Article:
Source : http://www.eatwell.gov.uk/asksam/healthydiet/fiasandshellfishq/#A219871I've heard that pregnant and breastfeeding women should avoid some types of fish. Why is this?
You can eat most types of fish when you're pregnant or breastfeeding. Eating fish is good for your health and the development of your baby. But you should avoid some types of fish and limit the amount you eat of some other types.
When you're pregnant or planning to get pregnant, you shouldn't eat shark, swordfish or marlin. You should also limit the amount of tuna you eat to no more than two tuna steaks (weighing about 140g when cooked, or 170g raw) or four medium-size cans of tuna a week (with a drained weight of about 140g per can).
This is because these fish contain more mercury than other types of fish. The amount of mercury we get from food isn't harmful for most people, but if you take in high levels of mercury when you're pregnant this could affect your baby's developing nervous system. When you're breastfeeding you don't need to avoid shark, swordfish or marlin, or limit the amount of tinned tuna you eat.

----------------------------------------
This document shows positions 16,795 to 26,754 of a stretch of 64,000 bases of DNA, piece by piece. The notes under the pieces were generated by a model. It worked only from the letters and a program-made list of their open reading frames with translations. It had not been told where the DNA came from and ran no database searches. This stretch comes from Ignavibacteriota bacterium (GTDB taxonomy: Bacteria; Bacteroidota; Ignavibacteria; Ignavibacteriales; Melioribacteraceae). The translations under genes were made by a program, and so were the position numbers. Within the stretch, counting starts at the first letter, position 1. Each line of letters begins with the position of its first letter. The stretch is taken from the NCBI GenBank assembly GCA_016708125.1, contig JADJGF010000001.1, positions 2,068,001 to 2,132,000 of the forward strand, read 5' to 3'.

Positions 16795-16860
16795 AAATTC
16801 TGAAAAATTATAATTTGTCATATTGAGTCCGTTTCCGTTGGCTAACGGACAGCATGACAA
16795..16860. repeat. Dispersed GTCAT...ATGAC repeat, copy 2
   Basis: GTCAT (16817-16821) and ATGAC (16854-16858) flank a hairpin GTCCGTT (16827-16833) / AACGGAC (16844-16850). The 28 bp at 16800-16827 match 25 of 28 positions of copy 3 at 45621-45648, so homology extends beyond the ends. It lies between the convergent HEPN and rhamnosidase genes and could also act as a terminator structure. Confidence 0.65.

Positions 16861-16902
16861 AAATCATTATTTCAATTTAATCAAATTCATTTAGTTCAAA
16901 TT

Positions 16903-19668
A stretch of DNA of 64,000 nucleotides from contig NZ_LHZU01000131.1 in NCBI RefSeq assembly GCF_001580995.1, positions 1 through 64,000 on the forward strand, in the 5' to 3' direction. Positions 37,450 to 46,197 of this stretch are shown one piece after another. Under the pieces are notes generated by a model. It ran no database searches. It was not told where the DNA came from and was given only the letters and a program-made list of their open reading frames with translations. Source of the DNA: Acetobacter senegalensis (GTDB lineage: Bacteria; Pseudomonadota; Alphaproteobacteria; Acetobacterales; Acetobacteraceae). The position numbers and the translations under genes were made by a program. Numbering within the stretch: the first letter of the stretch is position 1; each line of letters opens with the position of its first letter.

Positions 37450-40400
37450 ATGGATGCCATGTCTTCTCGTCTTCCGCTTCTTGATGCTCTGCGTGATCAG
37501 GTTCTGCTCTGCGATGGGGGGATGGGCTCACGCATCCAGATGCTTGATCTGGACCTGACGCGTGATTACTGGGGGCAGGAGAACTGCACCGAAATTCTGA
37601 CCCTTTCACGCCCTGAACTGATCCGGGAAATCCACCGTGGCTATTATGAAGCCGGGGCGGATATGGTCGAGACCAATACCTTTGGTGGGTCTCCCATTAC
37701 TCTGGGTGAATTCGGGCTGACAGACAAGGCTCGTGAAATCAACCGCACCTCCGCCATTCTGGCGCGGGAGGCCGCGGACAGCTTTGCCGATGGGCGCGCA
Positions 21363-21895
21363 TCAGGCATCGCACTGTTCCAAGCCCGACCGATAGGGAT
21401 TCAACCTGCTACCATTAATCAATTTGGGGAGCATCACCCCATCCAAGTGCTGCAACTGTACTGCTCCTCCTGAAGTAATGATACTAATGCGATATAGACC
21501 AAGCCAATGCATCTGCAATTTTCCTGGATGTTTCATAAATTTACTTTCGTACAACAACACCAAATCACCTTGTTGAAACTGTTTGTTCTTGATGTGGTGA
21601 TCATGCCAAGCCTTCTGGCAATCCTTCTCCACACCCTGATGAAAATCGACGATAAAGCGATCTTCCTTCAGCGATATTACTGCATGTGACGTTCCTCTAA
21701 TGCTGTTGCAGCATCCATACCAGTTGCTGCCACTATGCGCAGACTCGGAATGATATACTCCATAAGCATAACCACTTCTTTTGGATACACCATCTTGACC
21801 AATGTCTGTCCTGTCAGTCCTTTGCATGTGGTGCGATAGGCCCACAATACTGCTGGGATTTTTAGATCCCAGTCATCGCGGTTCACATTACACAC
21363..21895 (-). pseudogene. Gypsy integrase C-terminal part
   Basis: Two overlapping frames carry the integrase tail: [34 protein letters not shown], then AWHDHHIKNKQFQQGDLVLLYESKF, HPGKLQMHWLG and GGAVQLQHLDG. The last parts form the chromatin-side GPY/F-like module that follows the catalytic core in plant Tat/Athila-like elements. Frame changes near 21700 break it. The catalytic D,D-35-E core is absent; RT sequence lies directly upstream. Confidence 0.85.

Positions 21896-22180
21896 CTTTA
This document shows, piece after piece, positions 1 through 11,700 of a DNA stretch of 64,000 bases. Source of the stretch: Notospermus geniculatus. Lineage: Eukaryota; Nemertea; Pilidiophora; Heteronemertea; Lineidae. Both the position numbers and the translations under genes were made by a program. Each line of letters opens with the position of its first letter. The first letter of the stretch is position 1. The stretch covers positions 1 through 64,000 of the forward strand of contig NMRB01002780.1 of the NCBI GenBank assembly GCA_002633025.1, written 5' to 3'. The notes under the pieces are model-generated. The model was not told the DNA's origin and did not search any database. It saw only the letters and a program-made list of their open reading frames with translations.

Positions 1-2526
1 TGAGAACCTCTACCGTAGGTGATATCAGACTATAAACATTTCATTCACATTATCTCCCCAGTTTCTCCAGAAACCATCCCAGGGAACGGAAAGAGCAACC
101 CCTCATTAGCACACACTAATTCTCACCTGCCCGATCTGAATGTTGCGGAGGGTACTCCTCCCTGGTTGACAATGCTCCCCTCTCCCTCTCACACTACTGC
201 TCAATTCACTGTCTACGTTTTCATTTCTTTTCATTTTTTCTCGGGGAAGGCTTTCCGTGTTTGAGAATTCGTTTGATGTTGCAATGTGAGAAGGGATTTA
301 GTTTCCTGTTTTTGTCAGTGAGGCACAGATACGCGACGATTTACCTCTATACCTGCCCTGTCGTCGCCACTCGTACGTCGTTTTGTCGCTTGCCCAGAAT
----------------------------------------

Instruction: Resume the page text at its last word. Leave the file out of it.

When you're pregnant, you should generally avoid having more than two portions of oily fish a week, such as salmon, trout, mackerel and herring, because it can contain pollutants such as dioxins and PCBs (polychlorinated biphenyls).
Remember that fresh tuna is an oily fish, so if you eat two fresh tuna steaks in one week, you shouldn't eat any other oily fish that week. Tinned tuna doesn't count as oily fish, so you can eat this on top of the maximum of two portions of oily fish (as long as it's not fresh tuna or swordfish). But remember not to eat more than four medium-sized cans of tinned tuna a week when you're pregnant or trying to get pregnant.
There is no need to limit the amount of white fish you eat when you're pregnant or breastfeeding, apart from shark and marlin.